If the story requires numerous characters, and that the reader know all the characters’ back stories (their families, their tragedies, and so on), it’s probably the wrong story to fit in 5,000 or so words.  So, what does a five thousand word story look like?  It’s a moment in time, it’s one decision or event that changes a character’s life.  It’s a slice of life.  It’s a telephoto, not wide-angle lens.

One of the things that prompts a “this should be a novel” critique is a preponderance of details without explanation:  names, events, flashbacks, hints of backstory that make the reader think that there’s far more going on than what’s on the page.  Now, I personally think this is one of the brilliant things about short stories, that there’s usually so much going on between the lines.  But there’s a danger that your story has crossed a line into summary rather than a dramatic portrayal of an event.  If the story leaves the reader confused and asking too many questions, the story may be trying to cover too much ground.

Ask yourself:  What’s the seed that inspired the story in the first place?  Is it an image?  A character?  Is there a way to focus on that seed with just a few characters, and just a moment in time, requiring no back story?  Put boundaries up around the idea:  it’ll take place in just a day, or maybe even just an hour.  Pick one problem or struggle to depict, not a whole series of problems.  Don’t look at these boundaries as limitations, but as challenges.

You can’t tell an epic struggle to regain the throne in a short story.  But you can show an episode in the life of a man struggling to match the expectations placed on him by his legendary father (a confrontation with his father’s greatest admirer, perhaps).  Or the immediate aftermath of a tragedy.  Or a plan that doesn’t go as planned — the fallout of a magical spell gone awry, for example.  The purpose of a short story isn’t necessarily to tell an epic, all-encompassing tale, but to give the reader an intense reading experience.  It can be a chance to focus on emotion and immediacy in a way that an intricately plotted, fast-paced novel can’t.

Monday, August 22nd, 2011 by Carrie Vaughn
Where I’ve Been, Where I’m Going (Or, I engage in a bit of time travel)

By now, I know whether or not my short story “Amaryllis” won a Hugo.  But since I’m posting this a week in advance, I really don’t know.  I probably won’t be able to update with the news because I’ll be flying to Michigan for a signing.  Whichever way it goes — went, rather — I’m incredibly happy about the nomination.  It’s one of those external benchmarks that ends up meaning a lot because this is such a crazy business that doesn’t always give us concrete feedback.  I think this is one of the reasons we have so many writing and book awards: it’s a way to provide concrete feedback, or to impose some kind of order on the mass of books and writing that appears every year.  That may be a discussion for another time.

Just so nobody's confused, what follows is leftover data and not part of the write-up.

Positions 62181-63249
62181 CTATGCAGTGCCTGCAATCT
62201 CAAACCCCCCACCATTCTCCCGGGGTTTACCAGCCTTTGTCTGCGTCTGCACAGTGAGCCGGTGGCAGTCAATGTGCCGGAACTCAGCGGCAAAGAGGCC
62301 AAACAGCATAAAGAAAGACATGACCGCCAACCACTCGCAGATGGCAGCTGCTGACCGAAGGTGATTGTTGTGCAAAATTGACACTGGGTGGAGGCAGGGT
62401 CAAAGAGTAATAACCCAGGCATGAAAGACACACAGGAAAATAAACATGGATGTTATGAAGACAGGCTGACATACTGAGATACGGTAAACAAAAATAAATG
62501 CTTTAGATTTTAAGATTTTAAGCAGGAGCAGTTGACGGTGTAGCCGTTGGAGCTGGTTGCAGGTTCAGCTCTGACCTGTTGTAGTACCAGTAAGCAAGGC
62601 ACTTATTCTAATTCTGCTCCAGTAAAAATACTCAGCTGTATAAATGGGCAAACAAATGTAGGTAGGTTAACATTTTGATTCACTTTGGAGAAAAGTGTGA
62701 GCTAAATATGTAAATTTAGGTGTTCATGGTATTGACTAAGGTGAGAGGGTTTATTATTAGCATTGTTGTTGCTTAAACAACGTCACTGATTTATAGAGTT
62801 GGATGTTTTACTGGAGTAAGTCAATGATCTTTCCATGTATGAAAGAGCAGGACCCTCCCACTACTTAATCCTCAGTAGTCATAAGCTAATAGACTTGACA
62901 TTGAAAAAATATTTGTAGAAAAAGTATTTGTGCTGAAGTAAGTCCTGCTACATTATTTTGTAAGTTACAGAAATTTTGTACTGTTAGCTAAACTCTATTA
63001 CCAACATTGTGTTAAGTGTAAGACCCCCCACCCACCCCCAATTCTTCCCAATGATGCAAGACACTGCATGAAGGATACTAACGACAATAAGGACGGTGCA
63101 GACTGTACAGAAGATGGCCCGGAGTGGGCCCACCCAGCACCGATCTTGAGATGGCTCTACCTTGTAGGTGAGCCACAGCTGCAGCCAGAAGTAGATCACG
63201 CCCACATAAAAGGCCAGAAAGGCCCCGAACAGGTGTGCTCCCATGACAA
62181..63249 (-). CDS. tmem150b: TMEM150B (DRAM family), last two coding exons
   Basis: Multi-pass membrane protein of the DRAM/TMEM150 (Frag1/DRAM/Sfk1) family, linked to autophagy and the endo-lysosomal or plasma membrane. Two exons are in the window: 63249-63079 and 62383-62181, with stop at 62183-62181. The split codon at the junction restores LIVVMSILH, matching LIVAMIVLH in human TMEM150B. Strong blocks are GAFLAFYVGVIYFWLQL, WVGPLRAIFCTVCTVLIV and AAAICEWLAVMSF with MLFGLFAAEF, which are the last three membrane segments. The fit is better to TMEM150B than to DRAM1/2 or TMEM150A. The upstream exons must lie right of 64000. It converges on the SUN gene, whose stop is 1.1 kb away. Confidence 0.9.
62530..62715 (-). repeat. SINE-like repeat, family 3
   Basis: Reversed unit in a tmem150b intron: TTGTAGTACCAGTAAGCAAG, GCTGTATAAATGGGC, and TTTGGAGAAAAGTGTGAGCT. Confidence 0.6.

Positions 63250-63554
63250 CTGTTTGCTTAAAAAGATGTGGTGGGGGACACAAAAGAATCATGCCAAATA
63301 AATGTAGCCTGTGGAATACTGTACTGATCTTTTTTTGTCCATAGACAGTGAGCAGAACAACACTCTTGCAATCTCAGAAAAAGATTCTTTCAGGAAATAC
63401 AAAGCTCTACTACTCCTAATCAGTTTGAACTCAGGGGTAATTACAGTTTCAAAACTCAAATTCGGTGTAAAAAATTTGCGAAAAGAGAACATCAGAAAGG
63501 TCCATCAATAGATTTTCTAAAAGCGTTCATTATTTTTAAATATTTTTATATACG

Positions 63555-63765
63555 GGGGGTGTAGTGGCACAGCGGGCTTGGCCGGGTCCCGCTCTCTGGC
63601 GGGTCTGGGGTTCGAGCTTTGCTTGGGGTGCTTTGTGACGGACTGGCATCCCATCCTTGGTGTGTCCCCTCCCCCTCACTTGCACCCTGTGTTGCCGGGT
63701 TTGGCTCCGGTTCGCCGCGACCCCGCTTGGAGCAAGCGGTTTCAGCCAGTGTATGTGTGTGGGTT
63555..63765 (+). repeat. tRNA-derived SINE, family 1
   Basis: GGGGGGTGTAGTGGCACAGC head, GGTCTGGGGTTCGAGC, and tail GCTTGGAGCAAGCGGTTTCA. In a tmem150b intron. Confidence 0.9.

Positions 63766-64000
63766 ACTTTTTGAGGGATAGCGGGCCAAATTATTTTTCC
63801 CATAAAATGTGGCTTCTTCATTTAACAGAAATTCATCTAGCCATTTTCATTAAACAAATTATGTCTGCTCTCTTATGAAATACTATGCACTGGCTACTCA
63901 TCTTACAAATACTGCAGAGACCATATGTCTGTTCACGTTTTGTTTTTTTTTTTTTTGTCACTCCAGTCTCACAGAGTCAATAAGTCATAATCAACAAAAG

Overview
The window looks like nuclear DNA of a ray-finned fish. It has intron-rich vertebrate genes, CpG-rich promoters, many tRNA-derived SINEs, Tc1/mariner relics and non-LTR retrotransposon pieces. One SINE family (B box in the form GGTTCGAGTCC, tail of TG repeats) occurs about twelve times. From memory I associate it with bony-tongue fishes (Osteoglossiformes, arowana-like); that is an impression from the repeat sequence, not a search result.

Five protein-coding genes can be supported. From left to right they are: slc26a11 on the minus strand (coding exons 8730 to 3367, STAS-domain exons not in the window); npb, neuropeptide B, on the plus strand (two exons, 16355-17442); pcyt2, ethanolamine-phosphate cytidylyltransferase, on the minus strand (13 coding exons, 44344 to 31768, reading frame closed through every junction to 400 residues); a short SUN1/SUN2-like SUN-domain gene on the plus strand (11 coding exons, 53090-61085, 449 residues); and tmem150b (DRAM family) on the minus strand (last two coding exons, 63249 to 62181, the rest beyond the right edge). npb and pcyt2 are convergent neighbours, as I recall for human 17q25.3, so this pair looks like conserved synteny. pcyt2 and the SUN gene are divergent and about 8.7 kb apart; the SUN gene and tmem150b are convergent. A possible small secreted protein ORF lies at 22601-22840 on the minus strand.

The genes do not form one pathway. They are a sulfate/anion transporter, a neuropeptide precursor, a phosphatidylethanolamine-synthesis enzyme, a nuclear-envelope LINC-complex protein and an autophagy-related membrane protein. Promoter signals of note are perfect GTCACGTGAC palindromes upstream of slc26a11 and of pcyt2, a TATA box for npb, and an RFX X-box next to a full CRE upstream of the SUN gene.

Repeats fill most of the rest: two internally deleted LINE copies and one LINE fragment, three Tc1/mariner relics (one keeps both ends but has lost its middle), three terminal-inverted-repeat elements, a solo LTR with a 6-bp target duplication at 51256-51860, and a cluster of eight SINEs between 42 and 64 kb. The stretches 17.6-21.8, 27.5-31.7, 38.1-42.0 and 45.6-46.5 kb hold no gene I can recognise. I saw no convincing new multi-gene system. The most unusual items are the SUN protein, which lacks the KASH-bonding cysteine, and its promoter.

I’ve been reflecting a lot on my writing and the progress I’ve made in the 22 years since I sent out my first short stories.  Because I think “Amaryllis” is the kind of story I tried to write in high school and college and couldn’t.  A thoughtful, solid science fiction story like the kind I grew up reading.  As a teenager, I didn’t have the experience  — the emotional experience, the raw life experience to draw on (John Scalzi touches on this in in his advice to teenage writers).  I didn’t have the ability to write about several threads and plotlines at once, which is one of the things that makes for good stories.  (I could barely write one at a time then.)  I didn’t have the ability to craft, to take the feedback I got on the story from a very trusted reader and use it to shape the story into something more powerful.

It’s been a startling revelation, that I actually seem to have learned something, or internalized something.  I mean, of course I have, I should hope one wouldn’t work at an art or craft for twenty years and not learn something.  But I felt a strange time dilation, considering that I have written something, without really realizing it, that my teenage self aspired to write.